Ben Rutten plays his 200th game this weekend
HAVING dealt with a plethora of rule changes favouring forwards, veteran Adelaide defender Ben 'Truck' Rutten must feel like a bowler in T20 cricket.
On the eve of his 200th game, the former All Australian full back admitted the game was getting harder and harder for defenders, as the rules continued to promote attacking opportunities.
Umpires are now hot on contact made to leading or marking players, whether it be the chopping of arms or a slight hand in the back.
While he used to enjoy game-long one-on-one battles with the likes of Warren Tredrea or Jonathan Brown, Rutten conceded such times were long gone.
"It's a tough game without the spoiling changes [and the] in the back changes and [it] always seems to be trying to make the forwards take more marks and get more shots on goals," Rutten said.
"There's no doubt it's changed… you just keep evolving as a player and keep looking at ways to improve and stop your opponent.
"[When] I started I was probably going to be on one person for the whole game and wouldn't do too much work outside the 50 and now I spend a fair bit of time up the ground and rolling over on all sorts of opponents."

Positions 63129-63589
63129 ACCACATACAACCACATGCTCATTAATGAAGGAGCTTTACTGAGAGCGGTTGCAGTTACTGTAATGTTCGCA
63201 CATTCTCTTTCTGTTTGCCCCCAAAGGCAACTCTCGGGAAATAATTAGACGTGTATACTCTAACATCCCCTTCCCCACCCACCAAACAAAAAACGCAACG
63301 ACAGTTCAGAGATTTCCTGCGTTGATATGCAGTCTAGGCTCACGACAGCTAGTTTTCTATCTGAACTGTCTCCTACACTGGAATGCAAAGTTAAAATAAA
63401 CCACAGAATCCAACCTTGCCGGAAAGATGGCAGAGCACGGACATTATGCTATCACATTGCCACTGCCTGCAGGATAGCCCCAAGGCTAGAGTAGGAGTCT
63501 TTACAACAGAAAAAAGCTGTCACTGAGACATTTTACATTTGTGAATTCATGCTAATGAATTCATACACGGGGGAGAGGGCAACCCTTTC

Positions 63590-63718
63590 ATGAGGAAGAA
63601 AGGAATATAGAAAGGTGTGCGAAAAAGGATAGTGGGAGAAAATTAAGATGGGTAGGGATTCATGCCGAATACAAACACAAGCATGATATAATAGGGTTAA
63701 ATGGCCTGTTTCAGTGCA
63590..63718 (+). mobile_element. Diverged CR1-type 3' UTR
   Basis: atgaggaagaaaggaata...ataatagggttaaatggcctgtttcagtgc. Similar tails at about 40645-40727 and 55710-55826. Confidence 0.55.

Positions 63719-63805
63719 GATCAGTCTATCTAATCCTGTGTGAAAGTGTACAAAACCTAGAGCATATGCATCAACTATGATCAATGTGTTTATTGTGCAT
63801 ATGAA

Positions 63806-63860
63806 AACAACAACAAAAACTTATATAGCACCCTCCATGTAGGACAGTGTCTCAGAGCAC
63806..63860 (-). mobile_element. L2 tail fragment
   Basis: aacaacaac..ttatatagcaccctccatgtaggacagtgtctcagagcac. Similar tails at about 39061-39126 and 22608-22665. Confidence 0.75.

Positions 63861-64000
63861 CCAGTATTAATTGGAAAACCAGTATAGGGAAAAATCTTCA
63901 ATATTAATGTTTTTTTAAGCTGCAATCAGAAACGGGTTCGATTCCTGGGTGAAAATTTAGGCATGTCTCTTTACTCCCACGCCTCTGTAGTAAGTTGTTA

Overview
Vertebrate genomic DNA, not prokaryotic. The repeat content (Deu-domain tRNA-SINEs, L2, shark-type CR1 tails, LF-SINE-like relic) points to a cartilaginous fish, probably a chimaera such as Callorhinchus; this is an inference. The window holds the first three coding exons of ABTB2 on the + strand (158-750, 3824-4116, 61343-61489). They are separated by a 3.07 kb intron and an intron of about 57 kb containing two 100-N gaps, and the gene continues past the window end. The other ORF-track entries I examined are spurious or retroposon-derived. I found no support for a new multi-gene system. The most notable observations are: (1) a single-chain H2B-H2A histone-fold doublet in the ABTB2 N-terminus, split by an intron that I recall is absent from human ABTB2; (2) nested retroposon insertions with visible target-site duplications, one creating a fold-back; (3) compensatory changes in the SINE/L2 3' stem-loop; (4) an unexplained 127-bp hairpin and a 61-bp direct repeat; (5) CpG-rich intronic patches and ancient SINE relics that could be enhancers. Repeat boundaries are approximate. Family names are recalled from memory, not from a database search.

The veteran defender has been one of the Crows' best acquisitions since joining the club as a forward at the 2001 rookie draft.
He debuted in 2003 and booted goals with his first three kicks in AFL football.
He was quickly moved to defence though and a superb 2005 season saw him honoured with All Australian selection.
The '05 and'06 seasons saw Adelaide go deep into the finals; beaten in consecutive preliminary finals by West Coast.
Having lost a third preliminary final last year to Hawthorn, Rutten said the failures only intensified his desire to add a third premiership to the club's cabinet.
"To get close to it last year and to play off in a Grand Final, that's what's driving me," he said.
"I think I've played in three prelim finals now, so just really keen for that team success.
"'05 and '06 was pretty early on in my career and you just expect to keep improving as a team over the next few years, but that doesn't always happen.
"You can't afford to waste those opportunities when you're playing finals."
While critics have highlighted Rutten's slowing pace in recent seasons the defender, who turns 30 at the end of the month, has turned back the clock.
He's been one of the club's best in 2013 and Rutten said the Crows' tough start would hold their young defenders in good stead.
"I'm feeling good, really enjoying playing and the preparation that goes into each week and the build up and the wind up," he said.
"We've been involved in some good tussles and you're playing against the best small forwards in the game on the weekend against Carlton.
"The experience for Rory Laird and 'Browny' [Luke Brown] was out there for a bit on the weekend… you can't buy that sort of stuff."
Harry Thring is a journalist for AFL Media. Follow him on Twitter: @AFL_Harry.